Community Development Block Grant
Success Stories

Boise, ID - Mayor H. Brent Coles

Oak Park Village Development

In the late 1980s, Boise and the surrounding area began to grow dramatically. Home to just over 100,000 people in 1980, it had 126,000 residents by 1990, and most current estimates put the City's size at 168,000 residents. This growth put significant strains on individuals and infrastructure. The cost of housing skyrocketed: In 1980, a family in Boise making 65 percent of median income could qualify to buy an average home. To qualify in 1990, that same family needed to earn more than 100 percent of the median income. Many families are paying more than 50 percent of their monthly income for rent.

In 1993, Mayor Brent Coles formed a Mayor's Task Force on Affordable Housing to study barriers to affordable housing and recruited a major apartment developer to chair it. The Task Force determined that the best way to identify barriers to affordable housing would be to construct an actual housing project. A not-for-profit corporation, the Boise Housing Corporation, was formed to act as the developer. The availability of CDBG funds provided the catalyst for the project and made it a reality.

The result is Oak Park Village, a mixed income apartment and townhouse project with 200 apartments, 154 of which are rented to families earning between 30 and 60 percent of median income. The balance of the apartments are rented at market rate. Oak Park Village residents pay between $178 and $800 per month, depending on their income. The project also includes 43 townhouses, 38 of which are eligible for purchase by working families under the Affordable Home Ownership Program, another City initiative made possible by CDBG. The Oak Park complex also includes amenities such as a clubhouse, pool, children's play facility, and on-site business center.

Boise used CDBG funds to purchase the land at approximately 50 percent of its market value. The remaining value was given to the seller in the form of a tax write-off. A portion of the site was zoned commercial and sold to a private developer to help reduce apartment rental rates. Under a creative financing plan, tax anticipation notes paid for the purchase of 17 acres for the project until the CDBG funds became available.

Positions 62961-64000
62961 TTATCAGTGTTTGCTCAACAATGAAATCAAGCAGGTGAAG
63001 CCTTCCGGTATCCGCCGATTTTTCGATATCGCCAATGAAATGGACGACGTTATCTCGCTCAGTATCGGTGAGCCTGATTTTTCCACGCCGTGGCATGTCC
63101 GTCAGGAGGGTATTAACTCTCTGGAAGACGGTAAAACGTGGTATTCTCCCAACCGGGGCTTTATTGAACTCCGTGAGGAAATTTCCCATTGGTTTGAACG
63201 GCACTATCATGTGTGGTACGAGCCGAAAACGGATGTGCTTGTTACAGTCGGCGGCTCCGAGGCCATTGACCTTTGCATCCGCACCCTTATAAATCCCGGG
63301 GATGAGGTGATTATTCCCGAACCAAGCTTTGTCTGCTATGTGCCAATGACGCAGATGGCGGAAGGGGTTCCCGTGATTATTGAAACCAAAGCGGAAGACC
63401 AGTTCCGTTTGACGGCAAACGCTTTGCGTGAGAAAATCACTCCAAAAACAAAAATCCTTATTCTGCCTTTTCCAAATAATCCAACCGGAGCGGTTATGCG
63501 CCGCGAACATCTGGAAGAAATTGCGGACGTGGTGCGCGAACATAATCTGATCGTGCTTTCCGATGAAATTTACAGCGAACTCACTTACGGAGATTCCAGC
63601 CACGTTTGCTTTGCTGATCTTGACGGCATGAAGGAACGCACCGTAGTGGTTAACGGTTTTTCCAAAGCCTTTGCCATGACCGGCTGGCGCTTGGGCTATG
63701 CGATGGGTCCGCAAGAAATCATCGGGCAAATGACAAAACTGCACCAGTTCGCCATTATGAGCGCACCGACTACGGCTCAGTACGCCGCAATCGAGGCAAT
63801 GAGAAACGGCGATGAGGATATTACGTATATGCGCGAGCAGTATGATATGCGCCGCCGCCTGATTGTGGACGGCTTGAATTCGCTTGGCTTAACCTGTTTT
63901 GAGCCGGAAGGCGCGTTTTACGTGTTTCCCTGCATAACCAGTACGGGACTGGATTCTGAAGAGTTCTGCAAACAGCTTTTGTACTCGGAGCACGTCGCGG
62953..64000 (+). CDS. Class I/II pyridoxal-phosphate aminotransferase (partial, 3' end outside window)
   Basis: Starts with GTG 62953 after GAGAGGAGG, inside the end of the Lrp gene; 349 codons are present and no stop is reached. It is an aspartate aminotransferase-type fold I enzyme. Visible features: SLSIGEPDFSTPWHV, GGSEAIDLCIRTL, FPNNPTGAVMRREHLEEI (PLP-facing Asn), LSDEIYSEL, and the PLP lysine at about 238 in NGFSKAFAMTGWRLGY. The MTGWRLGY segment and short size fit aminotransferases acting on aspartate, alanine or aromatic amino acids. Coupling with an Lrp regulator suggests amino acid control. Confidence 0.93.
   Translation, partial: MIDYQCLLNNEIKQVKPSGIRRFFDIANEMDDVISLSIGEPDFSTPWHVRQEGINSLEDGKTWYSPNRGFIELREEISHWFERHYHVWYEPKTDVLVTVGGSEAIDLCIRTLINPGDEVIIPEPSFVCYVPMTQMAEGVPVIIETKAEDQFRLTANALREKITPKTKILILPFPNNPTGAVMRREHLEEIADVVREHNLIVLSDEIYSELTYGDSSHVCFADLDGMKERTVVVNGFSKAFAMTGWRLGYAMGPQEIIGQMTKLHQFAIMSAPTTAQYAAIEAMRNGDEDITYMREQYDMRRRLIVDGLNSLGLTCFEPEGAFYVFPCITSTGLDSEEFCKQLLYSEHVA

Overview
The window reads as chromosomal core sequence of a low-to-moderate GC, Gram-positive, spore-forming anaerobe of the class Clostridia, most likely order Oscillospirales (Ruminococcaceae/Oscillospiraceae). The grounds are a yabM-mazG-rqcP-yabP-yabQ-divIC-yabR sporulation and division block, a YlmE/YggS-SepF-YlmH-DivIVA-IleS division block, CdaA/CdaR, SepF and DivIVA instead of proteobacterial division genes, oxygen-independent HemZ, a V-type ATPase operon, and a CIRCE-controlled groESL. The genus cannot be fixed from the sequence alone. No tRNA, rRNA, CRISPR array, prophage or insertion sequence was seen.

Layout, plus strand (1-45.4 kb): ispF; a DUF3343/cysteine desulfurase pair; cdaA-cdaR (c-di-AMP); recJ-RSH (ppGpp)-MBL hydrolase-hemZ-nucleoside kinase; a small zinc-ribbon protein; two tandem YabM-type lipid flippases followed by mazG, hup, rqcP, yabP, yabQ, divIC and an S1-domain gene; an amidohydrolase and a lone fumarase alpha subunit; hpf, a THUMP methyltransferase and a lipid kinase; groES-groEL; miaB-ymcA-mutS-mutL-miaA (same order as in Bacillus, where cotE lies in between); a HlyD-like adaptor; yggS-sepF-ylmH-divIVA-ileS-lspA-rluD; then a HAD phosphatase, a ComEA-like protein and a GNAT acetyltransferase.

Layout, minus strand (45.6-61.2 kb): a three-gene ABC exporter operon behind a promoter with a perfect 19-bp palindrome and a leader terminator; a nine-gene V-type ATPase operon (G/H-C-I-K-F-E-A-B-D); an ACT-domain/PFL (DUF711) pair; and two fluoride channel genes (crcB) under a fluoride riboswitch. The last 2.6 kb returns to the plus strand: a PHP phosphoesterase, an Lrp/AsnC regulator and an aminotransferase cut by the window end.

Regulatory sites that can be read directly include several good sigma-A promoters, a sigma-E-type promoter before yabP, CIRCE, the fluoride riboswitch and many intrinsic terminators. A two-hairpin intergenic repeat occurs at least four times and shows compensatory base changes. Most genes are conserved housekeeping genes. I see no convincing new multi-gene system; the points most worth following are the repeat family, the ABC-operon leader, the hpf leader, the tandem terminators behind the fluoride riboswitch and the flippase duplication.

A consortium of lending institutions provided a construction loan to the Idaho Housing Agency at lower-than-market rate in exchange for a tax write-off. The Agency then provided construction financing to the Boise Housing Corporation at two percent below the prime interest rate. Legal fees and development costs for the project were donated and architectural costs were held to only one percent of construction costs.

Possible opposition to the project was minimized by meeting early in the process with neighbors to hear their concerns and show them how the Oak Park development would benefit the neighborhood. This approach was so successful that the neighborhood now holds association meetings at Oak Park and has collaborated with Oak Park to create a neighborhood community center there. The Boise Parks and Recreation Department and Boise Police Department provide services at the community center as well.

Because concern about the appearance of affordable housing is often the source of complaints by neighbors, close attention was given to design and to producing housing that was aesthetically comparable to projects on the private market, and care is taken to ensure that the complex is well managed and that the grounds are well kept.

CDBG funding, combined with HOME funding, a Federal Home Loan Bank grant, Low Income Housing Tax Credits, and extensive participation by the private sector made Oak Park Village a reality. Mixing income levels in Oak Park Village has enabled the City to help finance a project that pays for itself while avoiding the appearance, maintenance and other problems that some affordable housing projects have created in the past.

Contact: Suzanne Burton, Office of the Mayor, (208) 384-4422



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